Hacking Python SDK » History » Version 10

Version 9 (Tom Clegg, 08/08/2014 11:30 AM) → Version 10/23 (Brett Smith, 08/13/2014 01:38 PM)

h1. Hacking Python SDK

{{toc}}

h2. Prerequisites

The FUSE driver requires associated libraries to build:

<pre>
sudo apt-get install libattr1-dev libfuse-dev pkg-config fuse
sudo adduser "$USER" fuse
sudo chmod g+rw /dev/fuse
sudo chown root:fuse /dev/fuse
</pre>

After installing @fuse@ and adding yourself to the @fuse@ group, you need to start a new login session. Make sure the @groups@ command reports that you're in the @fuse@ group.

h2. Get the source code

<pre>
cd
git clone https://github.com/curoverse/arvados.git
</pre>

h2. virtualenv

virtualenv helps you isolate the dependencies for a specific package or environment, much like Bundler does for our Rails applications. The recommended way to deploy is to build a virtualenv for Arvados development.

To build the virtualenv, run:

<pre>
$ virtualenv --setuptools VENVDIR
</pre>

(@VENVDIR@ can be a directory anywhere you like, although best practice is to keep it outside your source directory.)

To set up the shell to use the isolated virtualenv environment, run:

<pre>
$ source VENVDIR/bin/activate
</pre>

To learn more about using and configuring virtualenv, read the "virtualenv usage documentation":https://virtualenv.pypa.io/en/latest/virtualenv.html#usage.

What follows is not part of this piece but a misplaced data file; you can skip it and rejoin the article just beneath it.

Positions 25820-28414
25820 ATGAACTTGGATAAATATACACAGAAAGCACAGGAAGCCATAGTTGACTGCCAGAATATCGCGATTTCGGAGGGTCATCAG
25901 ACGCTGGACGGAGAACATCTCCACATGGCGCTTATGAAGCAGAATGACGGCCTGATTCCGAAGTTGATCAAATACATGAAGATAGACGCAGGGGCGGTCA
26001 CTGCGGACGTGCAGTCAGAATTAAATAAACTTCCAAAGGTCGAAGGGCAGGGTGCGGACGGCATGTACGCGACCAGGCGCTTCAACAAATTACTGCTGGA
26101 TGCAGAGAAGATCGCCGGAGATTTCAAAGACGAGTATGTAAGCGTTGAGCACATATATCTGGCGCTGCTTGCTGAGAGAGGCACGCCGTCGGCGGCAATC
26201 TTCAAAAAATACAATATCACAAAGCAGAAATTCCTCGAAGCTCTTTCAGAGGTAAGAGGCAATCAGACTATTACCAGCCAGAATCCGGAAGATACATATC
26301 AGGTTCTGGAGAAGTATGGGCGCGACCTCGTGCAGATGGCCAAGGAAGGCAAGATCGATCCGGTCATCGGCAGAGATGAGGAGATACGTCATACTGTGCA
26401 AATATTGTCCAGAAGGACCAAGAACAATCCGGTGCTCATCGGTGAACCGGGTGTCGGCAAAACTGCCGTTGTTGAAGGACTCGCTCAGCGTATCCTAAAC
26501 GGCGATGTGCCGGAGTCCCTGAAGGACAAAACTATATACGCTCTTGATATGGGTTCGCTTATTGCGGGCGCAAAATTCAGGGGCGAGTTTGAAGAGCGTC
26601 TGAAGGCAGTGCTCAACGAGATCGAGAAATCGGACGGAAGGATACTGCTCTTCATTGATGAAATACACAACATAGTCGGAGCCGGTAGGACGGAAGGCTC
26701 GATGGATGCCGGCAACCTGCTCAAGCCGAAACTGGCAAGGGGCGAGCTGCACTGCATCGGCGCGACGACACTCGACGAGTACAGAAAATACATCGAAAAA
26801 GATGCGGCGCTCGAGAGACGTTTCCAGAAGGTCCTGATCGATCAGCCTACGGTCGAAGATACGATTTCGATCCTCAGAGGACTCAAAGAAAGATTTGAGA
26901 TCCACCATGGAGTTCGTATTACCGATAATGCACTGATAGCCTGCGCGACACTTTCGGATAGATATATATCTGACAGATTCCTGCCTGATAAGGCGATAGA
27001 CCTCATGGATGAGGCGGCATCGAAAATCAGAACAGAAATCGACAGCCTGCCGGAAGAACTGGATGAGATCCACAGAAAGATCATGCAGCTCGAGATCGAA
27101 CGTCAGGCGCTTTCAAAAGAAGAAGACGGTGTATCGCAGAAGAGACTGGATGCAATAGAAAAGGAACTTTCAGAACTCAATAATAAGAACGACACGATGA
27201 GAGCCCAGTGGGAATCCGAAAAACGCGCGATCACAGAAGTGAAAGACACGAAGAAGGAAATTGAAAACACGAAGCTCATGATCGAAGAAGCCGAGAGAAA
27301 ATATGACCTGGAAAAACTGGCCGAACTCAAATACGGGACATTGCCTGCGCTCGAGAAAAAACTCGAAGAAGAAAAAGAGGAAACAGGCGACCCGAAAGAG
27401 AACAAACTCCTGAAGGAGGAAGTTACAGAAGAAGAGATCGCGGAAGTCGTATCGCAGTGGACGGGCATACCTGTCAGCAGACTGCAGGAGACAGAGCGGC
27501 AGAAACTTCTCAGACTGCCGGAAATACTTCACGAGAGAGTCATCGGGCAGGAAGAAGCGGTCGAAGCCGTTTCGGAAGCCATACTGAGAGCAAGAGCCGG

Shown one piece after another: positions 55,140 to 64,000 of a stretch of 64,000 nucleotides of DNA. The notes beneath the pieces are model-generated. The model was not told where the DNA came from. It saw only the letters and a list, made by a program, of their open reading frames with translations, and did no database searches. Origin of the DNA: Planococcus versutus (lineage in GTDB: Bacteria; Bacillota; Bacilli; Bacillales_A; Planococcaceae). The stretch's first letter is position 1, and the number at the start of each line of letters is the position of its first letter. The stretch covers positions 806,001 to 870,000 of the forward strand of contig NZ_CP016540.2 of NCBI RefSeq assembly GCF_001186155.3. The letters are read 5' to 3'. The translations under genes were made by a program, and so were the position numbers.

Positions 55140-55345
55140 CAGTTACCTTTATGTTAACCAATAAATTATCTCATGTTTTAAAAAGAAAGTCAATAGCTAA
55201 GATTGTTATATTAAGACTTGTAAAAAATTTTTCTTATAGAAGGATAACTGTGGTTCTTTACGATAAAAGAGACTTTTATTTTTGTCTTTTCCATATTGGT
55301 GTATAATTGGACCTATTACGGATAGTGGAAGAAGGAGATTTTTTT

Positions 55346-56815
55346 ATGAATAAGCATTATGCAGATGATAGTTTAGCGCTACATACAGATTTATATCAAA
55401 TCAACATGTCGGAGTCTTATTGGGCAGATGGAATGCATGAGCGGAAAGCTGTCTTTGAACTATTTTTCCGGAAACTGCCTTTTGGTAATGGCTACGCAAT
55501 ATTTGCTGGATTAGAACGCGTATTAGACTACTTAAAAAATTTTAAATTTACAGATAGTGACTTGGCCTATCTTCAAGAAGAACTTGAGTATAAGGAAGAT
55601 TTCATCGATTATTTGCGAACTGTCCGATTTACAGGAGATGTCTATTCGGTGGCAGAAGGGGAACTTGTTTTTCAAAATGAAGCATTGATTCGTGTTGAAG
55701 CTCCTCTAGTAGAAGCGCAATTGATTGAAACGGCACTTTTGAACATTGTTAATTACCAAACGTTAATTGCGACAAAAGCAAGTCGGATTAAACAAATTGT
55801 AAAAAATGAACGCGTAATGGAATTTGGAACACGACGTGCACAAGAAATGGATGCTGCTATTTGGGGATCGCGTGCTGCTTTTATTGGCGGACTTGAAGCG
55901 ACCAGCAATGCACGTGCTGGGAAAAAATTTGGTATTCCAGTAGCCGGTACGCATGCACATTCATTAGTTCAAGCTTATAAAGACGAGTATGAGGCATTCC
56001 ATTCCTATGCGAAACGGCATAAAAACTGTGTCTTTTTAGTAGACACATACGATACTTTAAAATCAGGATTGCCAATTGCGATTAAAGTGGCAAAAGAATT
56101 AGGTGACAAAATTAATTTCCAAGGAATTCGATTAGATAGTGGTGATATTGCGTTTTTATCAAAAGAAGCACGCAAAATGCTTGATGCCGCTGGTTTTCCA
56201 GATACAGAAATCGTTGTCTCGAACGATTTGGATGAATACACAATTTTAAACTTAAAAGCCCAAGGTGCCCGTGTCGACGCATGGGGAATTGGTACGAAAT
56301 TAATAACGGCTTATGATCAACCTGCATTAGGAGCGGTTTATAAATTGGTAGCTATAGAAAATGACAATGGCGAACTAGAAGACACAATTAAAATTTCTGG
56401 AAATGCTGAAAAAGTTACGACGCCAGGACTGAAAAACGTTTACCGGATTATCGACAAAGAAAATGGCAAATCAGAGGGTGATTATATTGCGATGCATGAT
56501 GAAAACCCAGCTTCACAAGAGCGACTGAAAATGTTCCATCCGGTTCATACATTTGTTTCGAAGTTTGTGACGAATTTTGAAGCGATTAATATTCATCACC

h2. Run tests

Strategy:
# Set up the environment to use a dedicated virtualenv
# Run the client library test suite
# Build a client library package and install it to the virtualenv
# Run the FUSE driver test suite
# Build a FUSE driver package and install it to the virtualenv

Note: The test suite brings up a Keep server and an API server to run tests against. For best results:
* Try [[Hacking Keep]] and [[Hacking API Server]] to make sure you have all the right dependencies for running the Keep and API servers.
* Make sure you have a blob_signing_key in services/api/config/application.yml
* Build Keep binary. @cd .../arvados/services/keep; ./go.sh install keep@

Script (make sure to edit the first line to refer to your virtualenv):

<pre>
source VENVDIR/bin/activate

cd ~/arvados/sdk/python
python setup.py test
python setup.py egg_info -b ".$(git log --format=format:%ct.%h -n1 .)" sdist rotate --keep=1 --match .tar.gz
pip install dist/arvados-python-client-0.1.*.tar.gz

cd ~/arvados/services/fuse
python setup.py test
python setup.py egg_info -b ".$(git log --format=format:%ct.%h -n1 .)" sdist rotate --keep=1 --match .tar.gz
pip install dist/arvados_fuse-0.1.*.tar.gz
</pre>

h2. Logging

The Python SDK uses Python's built-in logging module to log errors, warnings, and debug messages. The arvados module sets up logging for messages under "arvados" based on local configuration (e.g., the @ARVADOS_DEBUG@ setting). Other SDK modules and command-line tools should @import arvados@ and then send messages to a logger under "arvados" to ensure consistent log handling. Typical setup looks like this:

<pre><code class="python">
import arvados
import logging

logger = logging.getLogger('arvados.YOURTHING')
</code></pre>

Once you've set this up, you can send messages to the logger using methods like @logger.debug()@ and @logger.error()@. See the "Logger class documentation":https://docs.python.org/2/library/logging.html#logger-objects for full details.

Command-line scripts may reconfigure the @arvados.logger@ object based on additional configuration like command-line switches. @services/fuse/bin/arv-mount@ demonstrates adjusting the level and setting a custom log handler.